Diet and Lifestyle to Help You Thrive with MS, Part 2 – Diet.
Last week we introduced you to Laurie, a health & wellness coach specializing in helping those with chronic illness and fatigue. This week we are so excited to share her second installment of her diet and lifestyle series:
There are several books and websites about diet and MS in the world. There is the MS Recovery Diet. The Swank Diet. The Best Bet Diet. The Overcoming Multiple Sclerosis Diet. Dr. McDougall’s Diet. And more recently the Wahls Diet. Do we really need another diet?
We do if it is easier to follow and relies on a common thread found in all the diets just mentioned. There’s no official name for the diet I used (I’m not so self-important to name it after myself), but it could be called an anti-inflammatory diet or an alkaline diet, with an MS twist.
Each of the above diets work from the principle of reducing inflammation and thus the immune response. Some do it be reducing fat. Others by eliminating common allergens. Others by taking an intensive nutritional approach meant to repair damage. What they all have in common is goal of reversing the acidic state of our bodies associated with the Standard American Diet.
If you have looked at any of these diets, you know they can seem daunting. Most focus on what you can’t have. In my own journey, it took me a while to realize the better approach is to focus on what you CAN have. That’s why I love the anti-inflammatory/alkaline approach.
The anti-inflammatory/alkaline approach starts from the premise that there are foods that reduce your body’s inflammation. That’s because these foods replenish your body with vitamins, minerals, phytonutrients and essential fatty acids necessary for proper cellular functioning. Those foods are also supportive of cellular repair.*
In contrast, when we eat a lot of acid-producing food (or are very stressed), our body goes searching for minerals to stay in balance. It finds them most often in our bones. When our body has to search for the minerals it needs to stay in balance we are drained of energy. Our immune system is also weakened.
So the most doable approach is to load up on alkaline producing foods (I prefer 80% for those with MS). Here’s how that looks:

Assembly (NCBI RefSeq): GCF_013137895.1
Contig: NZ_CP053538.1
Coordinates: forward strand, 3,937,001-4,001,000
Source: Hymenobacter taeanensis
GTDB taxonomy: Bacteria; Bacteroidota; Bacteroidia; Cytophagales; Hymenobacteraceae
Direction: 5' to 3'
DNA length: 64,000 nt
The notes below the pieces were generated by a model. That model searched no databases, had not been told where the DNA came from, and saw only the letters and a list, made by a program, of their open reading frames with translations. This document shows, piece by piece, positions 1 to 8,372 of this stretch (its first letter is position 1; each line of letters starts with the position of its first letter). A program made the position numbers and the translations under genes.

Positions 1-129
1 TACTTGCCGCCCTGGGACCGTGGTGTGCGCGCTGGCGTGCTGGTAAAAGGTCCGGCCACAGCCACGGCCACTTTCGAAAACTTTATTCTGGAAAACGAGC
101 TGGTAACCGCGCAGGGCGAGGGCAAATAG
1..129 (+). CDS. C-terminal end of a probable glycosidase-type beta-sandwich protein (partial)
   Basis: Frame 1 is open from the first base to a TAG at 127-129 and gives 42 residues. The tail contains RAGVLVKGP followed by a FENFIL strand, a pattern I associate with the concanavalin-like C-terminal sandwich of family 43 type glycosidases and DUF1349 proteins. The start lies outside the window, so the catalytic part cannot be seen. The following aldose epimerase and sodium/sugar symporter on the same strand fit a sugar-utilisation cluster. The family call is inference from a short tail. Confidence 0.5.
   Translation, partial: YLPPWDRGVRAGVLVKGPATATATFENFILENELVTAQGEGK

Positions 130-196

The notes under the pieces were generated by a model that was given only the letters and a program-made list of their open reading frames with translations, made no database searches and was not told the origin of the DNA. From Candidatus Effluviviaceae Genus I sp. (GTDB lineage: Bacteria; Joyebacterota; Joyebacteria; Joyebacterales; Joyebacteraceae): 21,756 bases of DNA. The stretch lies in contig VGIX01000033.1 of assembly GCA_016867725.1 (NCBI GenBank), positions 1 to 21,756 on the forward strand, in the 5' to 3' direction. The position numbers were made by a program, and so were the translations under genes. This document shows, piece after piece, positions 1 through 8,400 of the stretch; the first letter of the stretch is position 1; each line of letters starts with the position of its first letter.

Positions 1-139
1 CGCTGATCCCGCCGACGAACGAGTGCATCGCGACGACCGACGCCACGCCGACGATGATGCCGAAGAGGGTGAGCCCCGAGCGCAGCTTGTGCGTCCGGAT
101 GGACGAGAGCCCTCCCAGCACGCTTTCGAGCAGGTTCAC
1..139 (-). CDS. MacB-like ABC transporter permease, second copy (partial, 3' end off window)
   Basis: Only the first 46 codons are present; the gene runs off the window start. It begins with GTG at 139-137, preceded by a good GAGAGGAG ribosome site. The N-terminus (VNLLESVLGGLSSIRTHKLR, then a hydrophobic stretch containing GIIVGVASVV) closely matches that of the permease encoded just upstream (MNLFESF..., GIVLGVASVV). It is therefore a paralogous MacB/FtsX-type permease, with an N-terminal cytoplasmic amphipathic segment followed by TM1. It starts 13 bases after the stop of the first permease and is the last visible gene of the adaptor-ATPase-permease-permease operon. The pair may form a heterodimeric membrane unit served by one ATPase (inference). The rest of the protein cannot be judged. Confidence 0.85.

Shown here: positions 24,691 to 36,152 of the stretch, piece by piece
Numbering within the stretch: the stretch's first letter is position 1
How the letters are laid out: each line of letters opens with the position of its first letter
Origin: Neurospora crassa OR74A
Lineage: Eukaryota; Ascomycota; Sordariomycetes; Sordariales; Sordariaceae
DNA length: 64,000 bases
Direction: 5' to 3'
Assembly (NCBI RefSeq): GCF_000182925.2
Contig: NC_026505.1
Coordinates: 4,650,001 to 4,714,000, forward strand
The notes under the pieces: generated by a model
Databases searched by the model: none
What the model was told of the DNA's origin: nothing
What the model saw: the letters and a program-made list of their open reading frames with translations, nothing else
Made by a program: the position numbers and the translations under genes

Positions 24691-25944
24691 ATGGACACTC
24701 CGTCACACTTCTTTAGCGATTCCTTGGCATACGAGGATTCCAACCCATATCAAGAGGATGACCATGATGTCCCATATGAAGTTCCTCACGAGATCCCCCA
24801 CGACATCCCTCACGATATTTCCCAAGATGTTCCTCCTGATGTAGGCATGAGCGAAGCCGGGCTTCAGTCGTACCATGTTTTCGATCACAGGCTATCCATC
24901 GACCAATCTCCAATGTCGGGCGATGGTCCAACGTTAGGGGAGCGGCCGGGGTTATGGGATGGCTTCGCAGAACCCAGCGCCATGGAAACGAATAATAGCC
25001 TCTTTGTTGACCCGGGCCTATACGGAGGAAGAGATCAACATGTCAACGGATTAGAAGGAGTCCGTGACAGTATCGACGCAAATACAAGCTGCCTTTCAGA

- Fruits and vegetables, especially green leafy vegetables. There really is no limit here. Kale, sweet potatoes, broccoli, cucumbers, bok choi, zucchini, watermelon, mango, avocados, and pineapple. Eat them raw; eat them cooked, but eat them. Make them the center piece of every meal, not just the side dish.
- Most nuts and seeds are great alkaline, mineral-rich sources of minerals and should be incorporated into your diet.
- Eat whole grains, especially the following: brown rice, quinoa, amaranth, kasha, oats and millet. It is best to find out if you have a gluten sensitivity, as that has been associated with MS.
- Be watchful of animal products. Dairy has been shown to create an immune response that aggravates MS. If you are eating meat, be sure it is as clean and free of hormones and antibiotics as possible.
- Finally kick your junk food and sugar habit. They provide no nutritional benefit, are highly acidic and only contribute to fatigue, weight gain and other problems.
Now a word of caution. Don’t do what I did and make all these changes at once. I promise, you’ll come after me if you try.
Instead try one. Try the easiest one – eating more fruits and vegetables. Aim for 6 to 9 cups a day.
Once that feels comfortable, move onto the next step. Soon you will be loading your plate with veggies, topping it with a few seeds or nuts, adding a whole grain and voila, you have a delicious nutrient packed meal that will give you energy and help you thrive.
*Note: remember from high school chemistry alkaline is from 7.1 to 14 on the pH scale, acid is from 0 to 6.9 on the scale, with 7 being neutral. Our body aims to keep our blood acid at 7.3.
Laurie Erdman helps busy individuals living with chronic illness, stress or fatigue double or even triple their energy so they can enjoy life again. She overcame multiple sclerosis, fatigue, and chronic stress, and now inspires and educates others to use nutrition and lifestyle changes to create a healthier, more vibrant life. Laurie is Founder and Chief Wellness Hero at Chronic Wellness Coaching.